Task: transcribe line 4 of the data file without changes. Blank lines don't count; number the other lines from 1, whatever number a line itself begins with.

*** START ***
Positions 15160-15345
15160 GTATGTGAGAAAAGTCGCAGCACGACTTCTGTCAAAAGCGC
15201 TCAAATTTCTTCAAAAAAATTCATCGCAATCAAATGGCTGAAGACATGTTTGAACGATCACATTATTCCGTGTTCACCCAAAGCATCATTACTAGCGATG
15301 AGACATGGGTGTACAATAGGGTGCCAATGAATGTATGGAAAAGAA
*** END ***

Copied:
15301 AGACATGGGTGTACAATAGGGTGCCAATGAATGTATGGAAAAGAA